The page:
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expert reaction to statement from Boris Johnson that from September, full vaccination is planned to be a condition of entry for nightclubs and other venues where large crowds gather

At the Downing Street press conference today, Boris Johnson announced that 2 COVID-19 vaccine doses is planned to be a condition of entry for nightclubs and other venues where large crowds gather in England from September.


Dr Pauline Paterson, Co-director of The Vaccine Confidence Project, and Assistant Professor in the Department of Infectious Disease Epidemiology, London School of Hygiene & Tropical Medicine, said:

“Not allowing unvaccinated people into nightclubs and events is not the way to increase vaccination coverage.  This risks further entrenching the views of those that already having concerns about vaccination, rather than alleviating them.

“A survey of 17,000 adults conducted by the Vaccine Confidence Project in April found that vaccine passports would likely lower inclination to accept a COVID-19 vaccine for those that are undecided (available by pre-print).

“Even health and social care workers who felt pressured by their employers to vaccinate were less likely to, in a study we conducted, as part of the Health Protection Unit in Vaccines and Immunisation (also available by pre-print).

“Those that are currently hesitant are unlikely to be swayed by this new policy decision.  Vitally it is not possible to have informed consent under duress or coercion.  This policy also risks increasing stigmatisation and segregation.

“Coerced vaccination may not even increase coverage as evidence suggest those unsure will be less likely to vaccinate if passports became a requirement.  It will likely also reduce vaccine confidence, and so potentially reduce acceptance and therefore long term protection further down the line.  Ideally it is key to identify reasons for non-vaccination, acknowledge any concerns and design evidence-informed responses.

“Research has shown that enforcing a vaccine policy by placing social or economic sanctions on those that choose not to vaccinate increases hesitancy and mistrust in the very vaccines the policy is intended to promote.

“If you were offered to take a blue pill, and were told you were not allowed to go out with your friends unless you took it, would you trust it more or less?”


Prof Rowland Kao, the Sir Timothy O’Shea Professor of Veterinary Epidemiology and Data Science, University of Edinburgh, said:

“This announcement reflects some of the difficult choices ahead of us – how to open up activities that are important to us, our social well being and the economy, while trying to minimise additional COVID transmission risks.  While such a move would certainly reduce risks to individuals, vaccinated individuals are still at a substantial risk of becoming infected especially with the delta variant, and even though there is good evidence that all our vaccines are currently providing good protection against severe infection and hospitalisation, we do not yet know the extent to which they may transmit to others.  Thus without other measures, places where people gather indoors in large numbers at close quarters will likely remain places where superspreading events can occur, with potentially many spillover infections into the broader community, where some individuals will remain at high risk of severe illness.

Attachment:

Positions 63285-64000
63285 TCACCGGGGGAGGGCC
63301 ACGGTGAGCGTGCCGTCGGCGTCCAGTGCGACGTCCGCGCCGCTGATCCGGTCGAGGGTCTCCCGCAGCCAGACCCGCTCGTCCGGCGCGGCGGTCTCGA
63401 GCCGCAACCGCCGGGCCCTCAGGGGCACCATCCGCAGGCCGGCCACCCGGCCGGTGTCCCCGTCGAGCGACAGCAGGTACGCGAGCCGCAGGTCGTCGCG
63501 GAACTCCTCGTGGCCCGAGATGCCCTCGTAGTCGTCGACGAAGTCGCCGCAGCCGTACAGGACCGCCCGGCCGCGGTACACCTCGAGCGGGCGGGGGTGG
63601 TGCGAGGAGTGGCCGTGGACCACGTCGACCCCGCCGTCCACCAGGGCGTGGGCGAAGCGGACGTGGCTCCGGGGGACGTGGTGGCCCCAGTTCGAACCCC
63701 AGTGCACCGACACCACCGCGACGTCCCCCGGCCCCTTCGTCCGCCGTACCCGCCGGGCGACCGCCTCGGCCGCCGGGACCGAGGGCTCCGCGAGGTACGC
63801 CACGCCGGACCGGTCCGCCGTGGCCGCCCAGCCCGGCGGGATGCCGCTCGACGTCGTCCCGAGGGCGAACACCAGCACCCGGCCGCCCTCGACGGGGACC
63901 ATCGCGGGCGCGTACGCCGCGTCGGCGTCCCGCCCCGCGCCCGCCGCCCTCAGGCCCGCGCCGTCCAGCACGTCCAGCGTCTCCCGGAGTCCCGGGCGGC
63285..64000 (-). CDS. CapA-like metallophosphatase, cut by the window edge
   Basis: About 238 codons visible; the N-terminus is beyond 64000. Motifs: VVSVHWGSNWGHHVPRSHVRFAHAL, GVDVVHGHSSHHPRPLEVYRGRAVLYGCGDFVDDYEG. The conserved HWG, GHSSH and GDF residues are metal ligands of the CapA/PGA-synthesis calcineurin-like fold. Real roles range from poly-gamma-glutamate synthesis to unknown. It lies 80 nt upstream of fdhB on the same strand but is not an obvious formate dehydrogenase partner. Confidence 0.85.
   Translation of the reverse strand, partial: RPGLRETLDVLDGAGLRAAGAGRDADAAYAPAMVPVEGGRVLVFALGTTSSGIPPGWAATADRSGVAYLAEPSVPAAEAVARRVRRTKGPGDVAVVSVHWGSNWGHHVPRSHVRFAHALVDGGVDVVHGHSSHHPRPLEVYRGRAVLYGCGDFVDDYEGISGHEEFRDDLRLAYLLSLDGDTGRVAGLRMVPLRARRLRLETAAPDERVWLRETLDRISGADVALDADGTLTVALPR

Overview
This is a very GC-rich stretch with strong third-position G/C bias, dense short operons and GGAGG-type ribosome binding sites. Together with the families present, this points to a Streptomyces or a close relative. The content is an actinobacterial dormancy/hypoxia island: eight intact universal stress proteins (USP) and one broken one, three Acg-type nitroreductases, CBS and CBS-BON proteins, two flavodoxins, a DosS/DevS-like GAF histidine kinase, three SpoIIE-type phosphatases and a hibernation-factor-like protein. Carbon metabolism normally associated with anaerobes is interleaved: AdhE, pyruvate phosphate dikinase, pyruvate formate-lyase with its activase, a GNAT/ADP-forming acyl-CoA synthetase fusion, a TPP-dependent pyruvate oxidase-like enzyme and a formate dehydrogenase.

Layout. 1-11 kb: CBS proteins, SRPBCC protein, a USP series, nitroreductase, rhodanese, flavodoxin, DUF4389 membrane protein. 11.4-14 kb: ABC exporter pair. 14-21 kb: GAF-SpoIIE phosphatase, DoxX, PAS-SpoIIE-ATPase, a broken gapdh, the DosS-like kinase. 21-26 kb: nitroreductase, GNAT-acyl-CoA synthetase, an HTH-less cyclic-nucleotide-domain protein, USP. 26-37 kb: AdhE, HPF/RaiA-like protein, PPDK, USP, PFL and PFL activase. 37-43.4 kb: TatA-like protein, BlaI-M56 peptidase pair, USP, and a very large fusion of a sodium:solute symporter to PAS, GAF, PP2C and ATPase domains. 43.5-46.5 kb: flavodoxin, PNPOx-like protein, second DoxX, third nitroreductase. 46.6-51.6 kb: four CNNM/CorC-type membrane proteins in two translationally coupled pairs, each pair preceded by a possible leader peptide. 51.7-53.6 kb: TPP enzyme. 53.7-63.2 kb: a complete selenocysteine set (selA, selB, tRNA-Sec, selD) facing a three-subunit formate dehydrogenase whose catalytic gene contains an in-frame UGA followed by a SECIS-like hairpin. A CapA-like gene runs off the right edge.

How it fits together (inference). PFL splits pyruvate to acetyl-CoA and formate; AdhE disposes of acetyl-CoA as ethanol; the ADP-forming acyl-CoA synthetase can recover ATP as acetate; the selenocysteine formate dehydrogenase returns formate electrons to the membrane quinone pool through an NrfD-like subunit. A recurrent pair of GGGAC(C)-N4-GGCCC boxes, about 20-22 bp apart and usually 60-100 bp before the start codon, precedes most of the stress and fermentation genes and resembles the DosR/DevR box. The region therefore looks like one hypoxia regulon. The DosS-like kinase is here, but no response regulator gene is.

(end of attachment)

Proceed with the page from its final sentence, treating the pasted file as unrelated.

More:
“Continued caution more generally e.g. on public transport, including some measures of physical distancing (particularly those that do not interfere with other aspects of opening up the economy, such as mask wearing) could go some way to mitigating those risks.  As always, efficient test and trace and support for persons who should isolate would be critical parts of keeping COVID numbers down. ”


Dr Peter English, Retired Consultant in Communicable Disease Control, Former Editor of Vaccines in Practice, Immediate past Chair of the BMA Public Health Medicine Committee, said:

“The lower the volume air per person is, the more risky the venue is, and the greater the need for very thorough ventilation.

“The louder the noise, the more people have to shout to communicate; and louder speech, singing and shouting project more (potentially infectious) droplets and aerosol into the air, increasing the risk of transmission.

“Many nightclubs are noisy, crowded, and in small-volume spaces, and thus particularly high-risk for transmission.

“This risk is further exacerbated given that (as we prioritised highest risk people first, and have been moving down the age groups) younger people are less likely to be fully vaccinated.

“Outdoor venues where loud music is played are, of course, much safer.

“It would have been far preferable to keep indoor nightclubs closed until disease incidence (the number of new cases per day) is much lower and decreasing.

“Vaccination is not a foolproof way of preventing infection and transmission; but it does reduce the risk.

“Given that the government has not heeded the advice to keep nightclubs closed, requiring vaccination certificates may help reduce the risk.  Full vaccination is necessary to prevent the prevalent delta variant – at least two weeks since the second dose of vaccine.  Of course, vaccination certificates will need to provide proof of full vaccination in a way that cannot easily be forged.”



Declared interests

Dr Peter English: “Dr English is on the editorial board of Vaccines Today: an unpaid, voluntary, position.”

None others received.

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